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82nd Combat Aviation Brigade pilots killed in eastern Afghanistan (UNCLASSIFIED)

Montenegro, 31, of San Juan, Texas, originally joined the U.S. Army in 2001 as an enlisted infantryman.

“He loved his country and was proud to do what was asked of him, without question, without hesitation,” said U.S. Army Chief Warrant Officer 2 Jason England, Troop F, 1-17 Air Cavalry Regiment, 82nd CAB, 82nd Abn. Div. “Most of us know that nothing reveals true character like a firefight. Those of us who have had the honor and privilege to fight alongside him know that Monte was the warrior he seemed and more.”

Montenegro, or “Monte,” as his friends called him, earned OH-58D Kiowa Warrior aviator qualification in 2008, and attended the Warrant Officer Basic Course in 2009, upon which he was assigned to the 82nd CAB at Fort Bragg, N.C. This was his third deployment; Montenegro previously deployed to Iraq in 2004 and Afghanistan in 2010.

“He would not have us mourn for him,” said England in a memorial ceremony on Bagram Airfield, Afghanistan, Sept. 7. “He died on the field of battle with his boots on and a rifle in his hand. He has gone to his rest, to the open arms of a loving Savior. The world is a lesser place now that it lacks Monte’s presence. We have lost a true and faithful friend, and our Nation has lost one of its great warriors.”

Montenegro’s awards include the Air Medal with Valor 4th device, Air Medal 2nd device, Purple Heart Medal, Army Commendation Medal, Army Commendation Medal with “V” device, Army Achievement Medal with four oak leaf clusters, Valorous Unit Award, Army Good Conduct Medal, National Defense Service Medal, Afghanistan Campaign Medal with three Campaign Stars, Global War on Terror Expeditionary Medal, Global War on Terror Service Medal, Noncommissioned Officer Professional Development Ribbon, Army Service Ribbon, Overseas Service Ribbon 3rd device, NATO Medal, Combat Infantryman Badge, Combat Action Badge and the Army Aviator Badge.

He is survived by his mother, Reyna Torres, and sister, Liliana Montenegro.

Ramirez, 28, originally of Nairobi, Kenya, and most recently a Raeford, N.C. resident, joined the U.S. Army in 2003 as an enlisted water purification specialist.

“She was a true quiet professional, and an incredible role model to so many,” said U.S. Army Lt. Col. Landy Dunham, commander, Task Force Talon, 82nd CAB, 82nd Abn. Div. “Thalia never failed to set the perfect example of a confident and competent warrior. She was fearless, and loved her job. She selflessly risked everything, on a regular basis, in defense of her brothers and sisters in arms.”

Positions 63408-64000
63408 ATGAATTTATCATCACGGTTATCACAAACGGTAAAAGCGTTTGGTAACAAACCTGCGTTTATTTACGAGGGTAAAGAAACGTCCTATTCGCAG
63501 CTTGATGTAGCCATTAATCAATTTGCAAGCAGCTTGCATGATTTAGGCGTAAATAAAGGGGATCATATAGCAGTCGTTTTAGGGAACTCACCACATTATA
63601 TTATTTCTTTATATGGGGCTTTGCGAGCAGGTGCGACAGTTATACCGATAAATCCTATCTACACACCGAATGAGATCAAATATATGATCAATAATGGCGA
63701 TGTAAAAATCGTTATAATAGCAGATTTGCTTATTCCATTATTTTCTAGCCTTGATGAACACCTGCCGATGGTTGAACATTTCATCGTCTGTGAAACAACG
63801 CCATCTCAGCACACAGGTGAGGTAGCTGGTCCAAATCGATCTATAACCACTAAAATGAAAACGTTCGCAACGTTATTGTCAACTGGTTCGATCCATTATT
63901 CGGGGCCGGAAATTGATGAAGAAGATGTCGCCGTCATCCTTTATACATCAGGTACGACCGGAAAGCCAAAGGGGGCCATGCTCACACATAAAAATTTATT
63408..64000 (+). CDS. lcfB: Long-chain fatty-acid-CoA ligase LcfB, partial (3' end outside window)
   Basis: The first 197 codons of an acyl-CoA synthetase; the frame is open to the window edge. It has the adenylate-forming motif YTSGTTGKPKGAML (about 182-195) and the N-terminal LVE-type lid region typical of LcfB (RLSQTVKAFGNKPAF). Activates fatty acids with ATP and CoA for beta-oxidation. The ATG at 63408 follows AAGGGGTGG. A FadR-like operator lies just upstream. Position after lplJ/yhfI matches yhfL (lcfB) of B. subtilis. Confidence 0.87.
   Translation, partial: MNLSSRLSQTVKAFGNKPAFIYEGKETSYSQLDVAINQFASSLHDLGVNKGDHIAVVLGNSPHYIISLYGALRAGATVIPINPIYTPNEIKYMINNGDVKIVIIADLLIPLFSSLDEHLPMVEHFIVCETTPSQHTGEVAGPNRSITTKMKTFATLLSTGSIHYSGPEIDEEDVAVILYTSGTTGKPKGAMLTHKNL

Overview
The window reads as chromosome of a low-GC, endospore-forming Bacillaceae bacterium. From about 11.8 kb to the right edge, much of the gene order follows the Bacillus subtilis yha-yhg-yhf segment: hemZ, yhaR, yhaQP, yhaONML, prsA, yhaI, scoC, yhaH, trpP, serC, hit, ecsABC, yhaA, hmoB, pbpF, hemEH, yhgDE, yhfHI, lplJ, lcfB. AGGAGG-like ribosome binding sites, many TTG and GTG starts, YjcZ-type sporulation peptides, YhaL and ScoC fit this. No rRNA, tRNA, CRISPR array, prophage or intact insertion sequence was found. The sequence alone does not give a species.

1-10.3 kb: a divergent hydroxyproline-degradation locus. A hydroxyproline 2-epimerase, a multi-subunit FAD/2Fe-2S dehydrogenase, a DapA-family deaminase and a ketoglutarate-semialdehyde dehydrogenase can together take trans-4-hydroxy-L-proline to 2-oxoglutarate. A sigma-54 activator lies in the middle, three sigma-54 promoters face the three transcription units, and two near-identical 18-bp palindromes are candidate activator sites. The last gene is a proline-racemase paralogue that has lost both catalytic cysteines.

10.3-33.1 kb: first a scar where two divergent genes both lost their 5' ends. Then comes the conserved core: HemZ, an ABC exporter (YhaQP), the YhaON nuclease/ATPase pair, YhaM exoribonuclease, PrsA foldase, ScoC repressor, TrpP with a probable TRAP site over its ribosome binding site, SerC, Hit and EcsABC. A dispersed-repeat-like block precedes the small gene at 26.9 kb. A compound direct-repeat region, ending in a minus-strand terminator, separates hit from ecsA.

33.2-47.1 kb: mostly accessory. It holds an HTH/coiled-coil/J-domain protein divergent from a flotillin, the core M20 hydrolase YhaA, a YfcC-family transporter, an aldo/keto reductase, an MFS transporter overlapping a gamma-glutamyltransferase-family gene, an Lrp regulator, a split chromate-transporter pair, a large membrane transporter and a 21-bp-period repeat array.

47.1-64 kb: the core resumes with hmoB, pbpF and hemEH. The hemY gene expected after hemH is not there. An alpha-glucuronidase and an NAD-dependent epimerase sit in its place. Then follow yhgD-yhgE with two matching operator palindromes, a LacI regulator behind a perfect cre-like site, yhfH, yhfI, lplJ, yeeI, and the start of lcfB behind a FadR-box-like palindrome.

She earned OH-58D Kiowa Warrior aviator qualification in 2008, and was assigned to the 82nd CAB in 2009. This was her second deployment. Ramirez had flown more than 270 missions and 650 hours in the course of the one-year deployment.

“Thalia was not afraid of the enemy, and loved her job,” said U.S. Army Chief Warrant Officer 2 Joseph Panza, Troop F, 1-17 Air Cavalry Regiment, 82nd CAB, 82nd Abn. Div.  “In June, I was in an engagement with Thalia where our aircraft were being engaged by insurgents with [machine guns] in multiple locations. Both aircraft took battle damage, but we continued the fight. We took out all the insurgents we could, then contained the enemy with our M-4 [rifles] until we could hand over the fight. That’s the kind of warrior Thalia was.”

Ramirez’s awards include the Air Medal 3rd device, the Purple Heart Medal, Army Commendation Medal with Valor, Army Commendation Medal, Army Achievement Medal with three oak leaf clusters, Valorous Unit Award, Army Good Conduct Medal, National Defense Service Medal, Afghanistan Campaign Medal with three Campaign Stars, Global War on Terror Expeditionary Medal, Global War on Terror Service Medal, Army Service Ribbon, Overseas Service Ribbon 2nd device, NATO Medal, the Combat Action Badge and the Army Aviator Badge.

“As we finish up this deployment and return home, in some way remember my friend Thalia,” said Panza at the Sept. 7 ceremony on Bagram Airfield honoring both pilots. “Whether it’s a moment of silence, a toast, or a prayer to whatever divine power you believe in. Just a small gesture for someone who made a huge sacrifice doing what she believed in.”

Ramirez leaves behind her husband, Jesse Belbeck, in the U.S., and mother and father, Justin Ramirez and Alexandra Moll, in Kenya.

The cause of the crash is under investigation.

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